3 Interesting Photography Masters You Must Know AboutPosted: September 16, 2010 | |
Today I have a guest author writing for SJP’s blog. Feel free to contact Becky Patterson anytime and link up to, “Become a Photographer”. There is always time to learn something new in our field 🙂
Just an FYI… all of these photographers have photographed close-up. You can click on their names to see some of their work.
Owner of SJP “Sullivan J Photography”
3 Interesting Photography Masters You Must Know About
It’s a hobby for some, a passion for others, and a means of livelihood for a few more – whatever photography is to you, the fact is that you need some amount of creativity, the patience to experiment, and the determination to push your boundaries in order to succeed at this profession. When we talk about really excellent photography, more than a few names come to mind immediately – some were pioneers in their chosen field while others are remembered for their sheer brilliance in capturing images. The three I’ve chosen to focus on today are more than just masters behind the camera, they’re shining examples for any aspiring photographer to emulate:
- Karl Blossfeldt: Born in Germany in the late 1800s, Karl Blossfeldt was a pioneer in the field of photography. We can safely say that he was one of those responsible for the world viewing photography as an art form rather than as a scientific tool to create images of things both animate and inanimate. He was a technical genius who could build his own camera, one that could magnify things 30 times, and this is what he used to photograph plants in ways that were never imagined before. Blossfeldt focused his creativity on the plant kingdom – he was fascinated by the underlying shapes of anything to do with plants and took great delight in photographing seeds, pods, leaves, flowers, fruits and stems against black or grey backgrounds. His black and white photographs have been compiled into a book Unformen der Kunst (Archetypes of Art). Besides being a prolific photographer, Blossfeldt was also a teacher at the Royal Arts and Crafts Museum in Berlin for many years.
- Ansel Adams: If Blossfeldt was fascinated by plants, Adams was enamored with landscape photography. Ansel Adams redefined the way people perceived Natural Parks in general, and in particular the Yosemite National Park. His most famous photographs include the Moon and Half Dome, The Tetons and the Snake River, Evening and Church. His work was all about capturing beauty, and he used the varying shades of natural light to produce the best in landscape photography. An eminent pianist as well, Adams chose to pursue photography as a profession instead of the music he grew up learning and playing. Together with Fred Archer, Adams is credited with developing the Zone System, the method that is now used to determine the right exposure and adjust the contrast of the final print. He is also remembered for founding Group f/64 along with contemporaries Edward Weston and Imogen Cunningham – the group is responsible for the creation of the department of photography at the Museum of Modern Art.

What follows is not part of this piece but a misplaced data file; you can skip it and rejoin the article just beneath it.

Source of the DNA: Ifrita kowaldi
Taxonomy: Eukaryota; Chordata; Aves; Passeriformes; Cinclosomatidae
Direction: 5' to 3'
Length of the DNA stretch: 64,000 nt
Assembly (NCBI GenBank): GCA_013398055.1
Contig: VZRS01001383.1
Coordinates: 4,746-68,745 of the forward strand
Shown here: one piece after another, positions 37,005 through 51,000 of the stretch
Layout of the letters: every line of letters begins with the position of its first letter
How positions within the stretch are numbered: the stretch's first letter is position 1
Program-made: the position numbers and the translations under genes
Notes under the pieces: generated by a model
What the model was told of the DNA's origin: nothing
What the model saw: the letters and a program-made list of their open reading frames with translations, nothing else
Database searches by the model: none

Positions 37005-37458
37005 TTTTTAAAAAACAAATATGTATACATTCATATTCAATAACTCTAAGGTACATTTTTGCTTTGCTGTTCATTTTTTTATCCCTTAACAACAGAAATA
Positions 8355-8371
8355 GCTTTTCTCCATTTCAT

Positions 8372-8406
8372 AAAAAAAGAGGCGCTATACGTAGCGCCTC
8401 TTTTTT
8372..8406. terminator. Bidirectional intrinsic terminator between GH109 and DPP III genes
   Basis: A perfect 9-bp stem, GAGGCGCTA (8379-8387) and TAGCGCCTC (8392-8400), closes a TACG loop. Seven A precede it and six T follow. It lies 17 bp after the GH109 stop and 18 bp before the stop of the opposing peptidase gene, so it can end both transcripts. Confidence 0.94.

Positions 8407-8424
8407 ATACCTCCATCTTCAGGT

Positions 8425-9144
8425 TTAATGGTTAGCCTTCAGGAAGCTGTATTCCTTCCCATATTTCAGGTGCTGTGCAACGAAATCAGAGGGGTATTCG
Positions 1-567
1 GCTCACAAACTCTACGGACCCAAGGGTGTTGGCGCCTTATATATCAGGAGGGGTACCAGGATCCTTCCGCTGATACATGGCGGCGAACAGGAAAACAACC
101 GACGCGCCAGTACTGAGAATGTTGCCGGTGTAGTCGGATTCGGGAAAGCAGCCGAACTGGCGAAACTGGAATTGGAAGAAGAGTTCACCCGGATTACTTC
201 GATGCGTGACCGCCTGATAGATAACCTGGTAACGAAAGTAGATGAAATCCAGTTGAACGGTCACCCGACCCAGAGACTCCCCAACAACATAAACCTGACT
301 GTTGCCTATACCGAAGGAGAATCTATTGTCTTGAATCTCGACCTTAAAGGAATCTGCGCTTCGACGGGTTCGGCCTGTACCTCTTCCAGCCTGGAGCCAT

- William Eggleston: He was responsible for making even the ordinary look like the most sophisticated piece of art – Eggleston’s photographs of a potpourri of common, everyday objects with dashes of color remind us even today that the best equipment is worth nothing unless it is in the hands of a master-class artisan. In an age when only black and white photography was suitable to be displayed as “art”, William Eggleston redefined color photography and cajoled and coerced society into acknowledging its potential to send out a powerful artistic message. His experimentation with dye transfer printing resulted in his best work ever – The Red Ceiling which won accolades for him the world over. Before his death at the age of 82, Eggleston had his work displayed in various galleries, published many books of his photographs, and pioneered several techniques and methods in photography that are widely used today.
This guest post is contributed by Becky Patterson, who writes on the topic of Become a Photographer. She can be reached at beckypatterson89[@]gmail[.]com.